According to a bunch of engineering researchers over at the University of Toronto, they lay claim to having developed the world’s most efficient organic light-emitting diodes (OLEDs) -on plastic. Basically, this means manufacturers now have an alternative apart from rigid glass, which could very well pave the way for a future that sees dirt cheap flexible displays – which in turn, will result in cheaper devices if some of the cost savings were handed down to the consumers.
At the moment, majority of OLEDs are produced using heavy-metal doped glass so that high efficiency and brightness are achieved, but those qualities come at a cost – they are far more expensive to manufacture, and not to mention carry the properties of being heavy, rigid and fragile.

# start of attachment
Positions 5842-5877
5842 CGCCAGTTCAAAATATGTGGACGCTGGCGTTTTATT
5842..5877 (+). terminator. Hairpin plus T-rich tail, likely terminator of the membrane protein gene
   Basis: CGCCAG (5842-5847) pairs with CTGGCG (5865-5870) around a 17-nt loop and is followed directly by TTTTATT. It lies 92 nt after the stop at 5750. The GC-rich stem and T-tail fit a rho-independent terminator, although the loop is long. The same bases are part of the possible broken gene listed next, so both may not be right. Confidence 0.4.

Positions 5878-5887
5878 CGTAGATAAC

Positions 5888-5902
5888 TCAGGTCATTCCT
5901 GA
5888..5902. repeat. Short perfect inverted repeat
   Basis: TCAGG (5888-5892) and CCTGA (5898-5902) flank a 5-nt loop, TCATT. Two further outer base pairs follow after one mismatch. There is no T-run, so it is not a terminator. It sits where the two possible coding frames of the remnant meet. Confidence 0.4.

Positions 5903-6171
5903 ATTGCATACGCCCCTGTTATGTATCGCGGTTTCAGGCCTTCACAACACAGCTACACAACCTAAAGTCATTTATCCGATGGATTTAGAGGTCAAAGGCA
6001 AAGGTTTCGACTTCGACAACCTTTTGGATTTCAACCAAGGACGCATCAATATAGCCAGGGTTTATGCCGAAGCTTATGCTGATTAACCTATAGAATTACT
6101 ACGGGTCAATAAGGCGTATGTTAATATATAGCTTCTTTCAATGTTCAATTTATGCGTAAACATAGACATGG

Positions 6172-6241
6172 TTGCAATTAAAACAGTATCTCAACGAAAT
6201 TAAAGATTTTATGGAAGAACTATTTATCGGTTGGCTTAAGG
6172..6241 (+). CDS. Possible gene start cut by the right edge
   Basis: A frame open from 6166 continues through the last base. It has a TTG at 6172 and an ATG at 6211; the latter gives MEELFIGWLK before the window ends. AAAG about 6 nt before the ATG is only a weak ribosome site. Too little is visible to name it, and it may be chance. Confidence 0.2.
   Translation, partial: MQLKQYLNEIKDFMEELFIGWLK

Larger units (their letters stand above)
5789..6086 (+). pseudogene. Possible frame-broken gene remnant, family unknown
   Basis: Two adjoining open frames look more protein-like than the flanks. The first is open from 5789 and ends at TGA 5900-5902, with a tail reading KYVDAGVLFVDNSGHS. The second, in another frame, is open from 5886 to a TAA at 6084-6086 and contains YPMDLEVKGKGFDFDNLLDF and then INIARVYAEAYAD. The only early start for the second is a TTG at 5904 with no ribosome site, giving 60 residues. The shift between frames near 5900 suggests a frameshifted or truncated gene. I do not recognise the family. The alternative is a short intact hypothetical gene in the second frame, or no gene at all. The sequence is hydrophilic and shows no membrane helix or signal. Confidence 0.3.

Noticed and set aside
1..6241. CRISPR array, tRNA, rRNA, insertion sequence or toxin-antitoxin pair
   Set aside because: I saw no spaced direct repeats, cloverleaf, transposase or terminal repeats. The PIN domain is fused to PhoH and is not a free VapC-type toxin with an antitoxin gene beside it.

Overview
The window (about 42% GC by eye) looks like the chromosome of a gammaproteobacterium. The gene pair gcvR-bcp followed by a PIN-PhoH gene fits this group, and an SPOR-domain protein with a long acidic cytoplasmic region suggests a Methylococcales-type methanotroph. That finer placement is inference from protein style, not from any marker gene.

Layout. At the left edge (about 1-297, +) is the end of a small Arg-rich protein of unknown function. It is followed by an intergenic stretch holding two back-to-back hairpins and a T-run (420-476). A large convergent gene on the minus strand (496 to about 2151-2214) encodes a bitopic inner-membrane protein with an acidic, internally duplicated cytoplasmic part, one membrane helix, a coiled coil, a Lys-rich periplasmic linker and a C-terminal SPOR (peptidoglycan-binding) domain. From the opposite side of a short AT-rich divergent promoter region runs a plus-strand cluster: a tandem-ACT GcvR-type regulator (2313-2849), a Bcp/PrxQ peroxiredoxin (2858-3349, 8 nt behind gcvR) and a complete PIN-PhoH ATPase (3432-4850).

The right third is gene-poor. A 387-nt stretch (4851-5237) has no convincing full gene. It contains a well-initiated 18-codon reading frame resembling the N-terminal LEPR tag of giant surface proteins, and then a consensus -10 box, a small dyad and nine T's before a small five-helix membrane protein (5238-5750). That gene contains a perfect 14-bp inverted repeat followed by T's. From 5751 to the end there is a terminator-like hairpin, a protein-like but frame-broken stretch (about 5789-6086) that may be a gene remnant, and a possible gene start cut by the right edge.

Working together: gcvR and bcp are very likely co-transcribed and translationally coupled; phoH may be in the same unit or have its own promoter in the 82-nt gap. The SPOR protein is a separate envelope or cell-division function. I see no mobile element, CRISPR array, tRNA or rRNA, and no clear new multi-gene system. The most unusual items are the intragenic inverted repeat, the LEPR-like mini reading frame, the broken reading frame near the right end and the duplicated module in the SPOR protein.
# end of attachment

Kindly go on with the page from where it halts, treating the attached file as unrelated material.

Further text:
The team’s work was made possible thanks to a 50-100 nanometre thick layer of tantalum oxide, which is in essence, an advanced optical thin-film coating material. When applied on flexible plastic, it results in the highest-efficiency OLED device to date without the need to incorporate it on glass or anything of that sort. Bear in mind that it will still take some time before it makes it to large scale manufacturing, not to mention being ready for the mass market.
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